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Saturday, March 26, 2011

I know you

I have always loved superheroes.

I have been intrigued by how they are so willing to help other people because they recognize that is who they are. It is in their nature to serve, help, and save. They don't do something and then expect reciprocity, they do something and if someone reciprocates-I applaud them.

Reciprocity is something to be valued. Not something to expect.

One of my church leaders from when I was a youth told me this story once. He said he was way outside of town on a date. They were at an area called Nutty-Putty caves and they were going there for a date and then heading back home in the late afternoon for the local school dance.

"My tire blew out." He said. "I didn't have tools, or a spare. We were stuck."

(Now-I didn't ask him this, but I wonder if that made the date a little more awkward.)

He told me that he wasn't sure what to do, and he knew he needed someone to help him quick.

"It was getting dark, and I wanted to at least get my date home." He stated.

He told me that he said a prayer. Nothing huge, he just asked for help and he promised that if they could have help, he would do everything he could the rest of his life to stop and help others who were stranded.

He had decided that reciprocity was something he valued.

"No more than 10 seconds after that, a truck pulled over. He hooked my car up and towed me home."

I've heard countless stories since then of this man helping others. From older women stranded in a blizzard, to ladders falling from a construction truck.

I can know what you value by what you do, more than what you say.

Thursday, March 17, 2011

Stand where you are

I recently read something that made me think.

There have been many problems with the nuclear reactor in Japan. When the problems first came about, 50 workers volunteered to stay and help get things under control. They stay despite the danger of incredible radiation exposure and the time away from family, they stay because they know that is where they need to be.

Can you stand where you need to be?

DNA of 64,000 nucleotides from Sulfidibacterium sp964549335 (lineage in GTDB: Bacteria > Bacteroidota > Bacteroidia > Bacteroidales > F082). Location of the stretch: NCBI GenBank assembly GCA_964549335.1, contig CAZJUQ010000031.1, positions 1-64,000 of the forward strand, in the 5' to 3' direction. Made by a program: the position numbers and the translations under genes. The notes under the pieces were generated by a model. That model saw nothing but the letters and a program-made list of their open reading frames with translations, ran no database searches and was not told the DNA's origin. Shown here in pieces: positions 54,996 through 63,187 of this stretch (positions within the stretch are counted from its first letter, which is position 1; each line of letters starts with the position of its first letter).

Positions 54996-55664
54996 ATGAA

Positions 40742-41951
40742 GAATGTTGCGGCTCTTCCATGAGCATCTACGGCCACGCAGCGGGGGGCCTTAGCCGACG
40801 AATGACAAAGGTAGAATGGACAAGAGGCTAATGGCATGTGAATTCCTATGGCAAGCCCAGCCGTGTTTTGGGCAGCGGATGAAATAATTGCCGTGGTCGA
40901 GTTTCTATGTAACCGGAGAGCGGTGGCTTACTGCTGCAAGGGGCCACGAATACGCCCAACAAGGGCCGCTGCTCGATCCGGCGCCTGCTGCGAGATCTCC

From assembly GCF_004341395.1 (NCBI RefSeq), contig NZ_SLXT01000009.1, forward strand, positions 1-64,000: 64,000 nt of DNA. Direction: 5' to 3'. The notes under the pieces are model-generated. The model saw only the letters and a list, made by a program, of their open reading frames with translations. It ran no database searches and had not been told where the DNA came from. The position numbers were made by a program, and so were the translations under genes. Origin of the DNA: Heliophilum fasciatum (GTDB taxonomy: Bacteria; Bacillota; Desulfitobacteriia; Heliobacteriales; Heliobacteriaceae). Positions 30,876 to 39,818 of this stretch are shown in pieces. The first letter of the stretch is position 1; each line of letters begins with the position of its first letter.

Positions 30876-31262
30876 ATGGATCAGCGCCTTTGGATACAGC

I think of the story that was told of the men that were helping to carry a piano. Five of the men were carrying the piano and one less able man was carrying the stool.

Afterward one man turned to another and said, "How wonderful is that. That fragile man filled to capacity his ability."

"What are you talking about?" voiced another. "All he did was carry a stool."

"Ah, yes." said the man. "For there lies the wisdom that so many miss. If you have the power to move a piano, don't reach for the stool."

It's natural to find ways to escape the hard things. From moving across the country to letting go of a friend. Those "pianos" of our life that need lifting, and we decide to move the stool.

We turn down help with our "piano" and hope that the stool will suffice and still bring the harmony and sweet sounds that a piano can bring.

I hope next time I see a police officer, EMT, sewer worker...or piano stool mover, that I can remember their ability to stand where they are.

They stand where they are needed.

They sacrifice their strength, and at times their lives, for the need of someone else.

Because they were taught that.

Because they felt that it is right.

Because when the test comes for them to choose what they need to do, they choose what they chose so long ago.

No matter how hard that choice may be.

Thursday, March 10, 2011

Judge me

I recently had a friend call me up. She was frustrated, to say the very least.

She had heard a roommate talking about her. Saying things about how she is too young to be getting married, she's just a baby and can't handle that kind of responsibility.

That phrase, "too young" has recently caught my eye.

I've found there is a difference between "mature age" and "biological age".

We all know of that person in high school that was just older. You looked at them and although they were your same age, sometimes a year or two younger, you knew they were just older.

That is how my friend is. She graduated from high school at age 16. Started college just before her 17th birthday, and now she's a year from graduating and if things go as planned for her, she'll be done with graduate school by age 22.

There's a difference there. Most 22 year old girls are barely graduating college, some debating missions, others' still trying to find what kind of person they want to be when they grow up.

We have no ability to judge someone based on what we think. If everyone listened to every wind of voices telling them what they think should be best for them; we wouldn't have 19 year old boys going on missions, 24 year olds translating ancient books, or 19 year old seniors in college getting married.

That must be why the scriptures talk about not judging those around you. Judging shines pride. I think the only judging we should sweat about is the time we will be judged after this life.

He knows our intent.

He knows our heart.

He knows our "mature age".